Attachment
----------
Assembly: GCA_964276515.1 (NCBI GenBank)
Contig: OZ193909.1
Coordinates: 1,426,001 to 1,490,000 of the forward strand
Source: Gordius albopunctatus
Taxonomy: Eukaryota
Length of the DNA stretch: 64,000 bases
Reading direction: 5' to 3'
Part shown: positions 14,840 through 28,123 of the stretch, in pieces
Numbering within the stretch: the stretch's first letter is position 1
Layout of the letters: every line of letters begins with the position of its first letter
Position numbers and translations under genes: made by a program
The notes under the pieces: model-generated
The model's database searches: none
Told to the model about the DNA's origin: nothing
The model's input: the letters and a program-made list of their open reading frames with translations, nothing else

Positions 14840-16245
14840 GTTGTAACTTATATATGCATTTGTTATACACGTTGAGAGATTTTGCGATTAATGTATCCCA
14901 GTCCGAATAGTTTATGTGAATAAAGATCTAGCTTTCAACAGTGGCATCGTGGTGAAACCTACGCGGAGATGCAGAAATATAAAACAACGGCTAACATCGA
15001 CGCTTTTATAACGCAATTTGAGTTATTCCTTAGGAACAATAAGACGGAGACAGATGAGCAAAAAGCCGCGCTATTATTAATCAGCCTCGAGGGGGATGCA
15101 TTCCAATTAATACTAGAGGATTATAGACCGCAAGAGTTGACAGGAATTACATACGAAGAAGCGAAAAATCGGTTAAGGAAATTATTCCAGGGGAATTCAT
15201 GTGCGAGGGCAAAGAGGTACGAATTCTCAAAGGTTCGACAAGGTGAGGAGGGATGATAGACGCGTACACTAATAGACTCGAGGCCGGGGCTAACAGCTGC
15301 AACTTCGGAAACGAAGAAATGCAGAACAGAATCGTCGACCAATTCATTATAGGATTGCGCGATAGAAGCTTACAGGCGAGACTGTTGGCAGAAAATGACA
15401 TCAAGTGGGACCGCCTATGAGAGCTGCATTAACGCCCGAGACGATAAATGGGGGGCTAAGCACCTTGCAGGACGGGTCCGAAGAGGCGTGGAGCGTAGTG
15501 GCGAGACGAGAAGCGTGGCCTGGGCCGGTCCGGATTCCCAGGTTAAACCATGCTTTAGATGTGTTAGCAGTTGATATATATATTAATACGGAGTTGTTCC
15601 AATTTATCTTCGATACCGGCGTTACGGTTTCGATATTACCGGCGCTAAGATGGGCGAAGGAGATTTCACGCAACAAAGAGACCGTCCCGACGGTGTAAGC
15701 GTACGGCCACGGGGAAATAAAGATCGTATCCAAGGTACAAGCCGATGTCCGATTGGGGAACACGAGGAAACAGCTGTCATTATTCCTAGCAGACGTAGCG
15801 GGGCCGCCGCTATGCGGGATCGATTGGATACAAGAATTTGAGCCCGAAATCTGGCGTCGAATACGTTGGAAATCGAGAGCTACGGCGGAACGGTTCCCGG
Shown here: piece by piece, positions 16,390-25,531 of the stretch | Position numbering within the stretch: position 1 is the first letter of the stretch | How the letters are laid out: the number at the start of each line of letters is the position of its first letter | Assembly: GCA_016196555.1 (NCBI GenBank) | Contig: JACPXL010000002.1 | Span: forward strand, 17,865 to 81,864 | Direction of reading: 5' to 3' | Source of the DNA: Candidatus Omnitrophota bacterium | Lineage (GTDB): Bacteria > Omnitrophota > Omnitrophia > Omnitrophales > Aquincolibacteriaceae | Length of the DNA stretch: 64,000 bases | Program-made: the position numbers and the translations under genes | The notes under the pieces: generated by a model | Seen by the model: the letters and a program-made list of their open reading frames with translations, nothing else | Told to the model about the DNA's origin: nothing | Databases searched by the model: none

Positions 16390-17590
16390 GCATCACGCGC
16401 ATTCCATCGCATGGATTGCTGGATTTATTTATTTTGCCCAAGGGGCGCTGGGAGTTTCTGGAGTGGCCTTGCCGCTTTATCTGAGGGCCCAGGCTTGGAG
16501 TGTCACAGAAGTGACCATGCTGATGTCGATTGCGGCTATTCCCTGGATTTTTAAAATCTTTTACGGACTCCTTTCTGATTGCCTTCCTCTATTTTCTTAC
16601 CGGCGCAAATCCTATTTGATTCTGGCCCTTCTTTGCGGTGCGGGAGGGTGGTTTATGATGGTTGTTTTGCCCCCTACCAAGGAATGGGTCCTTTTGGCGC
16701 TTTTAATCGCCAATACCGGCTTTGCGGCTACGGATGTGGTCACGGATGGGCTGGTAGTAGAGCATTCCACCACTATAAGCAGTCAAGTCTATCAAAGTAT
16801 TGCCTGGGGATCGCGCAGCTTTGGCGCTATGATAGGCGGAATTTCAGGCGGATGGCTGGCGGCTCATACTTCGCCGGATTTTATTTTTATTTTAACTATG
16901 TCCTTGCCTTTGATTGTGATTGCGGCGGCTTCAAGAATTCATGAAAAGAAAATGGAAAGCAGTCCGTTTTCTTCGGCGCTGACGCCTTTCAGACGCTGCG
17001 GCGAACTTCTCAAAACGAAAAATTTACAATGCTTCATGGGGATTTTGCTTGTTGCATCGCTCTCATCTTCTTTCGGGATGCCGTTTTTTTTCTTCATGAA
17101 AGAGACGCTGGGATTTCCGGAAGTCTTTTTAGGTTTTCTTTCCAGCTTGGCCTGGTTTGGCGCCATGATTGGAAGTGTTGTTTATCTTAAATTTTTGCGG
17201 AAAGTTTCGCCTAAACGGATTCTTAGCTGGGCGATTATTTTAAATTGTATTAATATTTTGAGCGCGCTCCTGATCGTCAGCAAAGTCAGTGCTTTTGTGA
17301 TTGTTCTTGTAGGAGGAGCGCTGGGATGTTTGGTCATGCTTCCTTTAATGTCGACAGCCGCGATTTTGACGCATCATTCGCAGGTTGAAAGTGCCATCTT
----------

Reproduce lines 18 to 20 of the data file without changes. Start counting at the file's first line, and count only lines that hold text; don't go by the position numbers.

14901 GTCCGAATAGTTTATGTGAATAAAGATCTAGCTTTCAACAGTGGCATCGTGGTGAAACCTACGCGGAGATGCAGAAATATAAAACAACGGCTAACATCGA
15001 CGCTTTTATAACGCAATTTGAGTTATTCCTTAGGAACAATAAGACGGAGACAGATGAGCAAAAAGCCGCGCTATTATTAATCAGCCTCGAGGGGGATGCA
15101 TTCCAATTAATACTAGAGGATTATAGACCGCAAGAGTTGACAGGAATTACATACGAAGAAGCGAAAAATCGGTTAAGGAAATTATTCCAGGGGAATTCAT